VAT News

Sri Lanka finally implement VAT Changes

As of the 1st of November 2016 the VAT rate in Sri Lanka has risen from 11% to 15%. There has been a lot of confusion over the last few years as to what changes the Government were going to make, as they have announced several proposals previously that have fallen though at the eleventh hour see our previous post here – Will Sri Lanka implement an increased VAT rate?. This is one reason why it is essential to have an adaptable and manageable indirect tax solution.

With this standard VAT increase there have also been several other VAT changes implemented. A range of 81 basic foodstuffs and other products are now Zero-rated. These changes fall inline with the monetary programme set out by the IMF.

Egypt Ratifies VAT Law

Egypt Ratifies VAT Law

Egypt’s President Abdel Fattah el-Sisi has approved the VAT law completing the ratification procedures needed to bring in the introduction of VAT.

Egypt have been talking about making this change for a while now so for many it is a surprise that is has finally been ratified. This change to a VAT system from their current Sales Tax system will be a big change for Egypt, the bylaws for the new legislation will be issued within 30 days. The rate will come in at 13% for 2016/17 fiscal year then rise 1% to 14% the following year.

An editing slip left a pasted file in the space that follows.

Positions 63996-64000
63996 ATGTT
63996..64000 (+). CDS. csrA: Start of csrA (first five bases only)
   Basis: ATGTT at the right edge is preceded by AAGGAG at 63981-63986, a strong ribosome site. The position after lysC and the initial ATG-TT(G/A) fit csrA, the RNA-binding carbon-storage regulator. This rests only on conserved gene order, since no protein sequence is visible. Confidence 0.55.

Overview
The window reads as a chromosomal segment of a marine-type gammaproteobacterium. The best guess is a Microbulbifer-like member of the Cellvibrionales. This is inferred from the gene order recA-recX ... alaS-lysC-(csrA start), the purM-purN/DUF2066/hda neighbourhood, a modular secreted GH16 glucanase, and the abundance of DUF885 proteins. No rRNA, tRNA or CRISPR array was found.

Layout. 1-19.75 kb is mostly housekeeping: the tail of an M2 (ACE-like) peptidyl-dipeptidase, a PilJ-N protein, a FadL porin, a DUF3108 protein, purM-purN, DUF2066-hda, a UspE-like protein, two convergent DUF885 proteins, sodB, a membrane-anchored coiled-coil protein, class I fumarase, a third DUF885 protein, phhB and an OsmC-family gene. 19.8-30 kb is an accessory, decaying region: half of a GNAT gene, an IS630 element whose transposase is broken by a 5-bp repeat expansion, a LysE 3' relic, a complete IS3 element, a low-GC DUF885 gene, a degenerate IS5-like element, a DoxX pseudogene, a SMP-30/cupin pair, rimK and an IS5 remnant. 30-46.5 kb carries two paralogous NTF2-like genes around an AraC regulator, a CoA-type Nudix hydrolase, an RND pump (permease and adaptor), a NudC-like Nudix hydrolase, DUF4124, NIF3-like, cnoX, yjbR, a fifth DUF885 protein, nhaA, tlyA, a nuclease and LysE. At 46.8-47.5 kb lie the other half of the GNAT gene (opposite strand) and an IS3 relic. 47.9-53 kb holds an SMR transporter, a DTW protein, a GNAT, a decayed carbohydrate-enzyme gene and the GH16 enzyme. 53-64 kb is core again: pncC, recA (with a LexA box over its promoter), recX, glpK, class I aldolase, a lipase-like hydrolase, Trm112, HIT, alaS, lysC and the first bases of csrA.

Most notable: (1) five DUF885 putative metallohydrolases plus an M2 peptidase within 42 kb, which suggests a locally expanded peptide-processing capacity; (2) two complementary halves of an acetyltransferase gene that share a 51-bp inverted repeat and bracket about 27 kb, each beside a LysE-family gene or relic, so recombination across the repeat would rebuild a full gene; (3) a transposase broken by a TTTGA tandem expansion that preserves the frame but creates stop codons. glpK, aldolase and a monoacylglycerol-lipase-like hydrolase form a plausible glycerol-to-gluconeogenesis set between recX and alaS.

One of the governments aims with this VAT law is to increase VAT compliance and decrease Tax evasion. The VAT scheme will be implemented as a traditional VAT scheme where VAT is gathered at every stage of the production chain rather than just as a one-off at the end of the chain as is implemented now. There will still be a list of exempted goods/services.

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IMF welcomes UAE’s VAT plan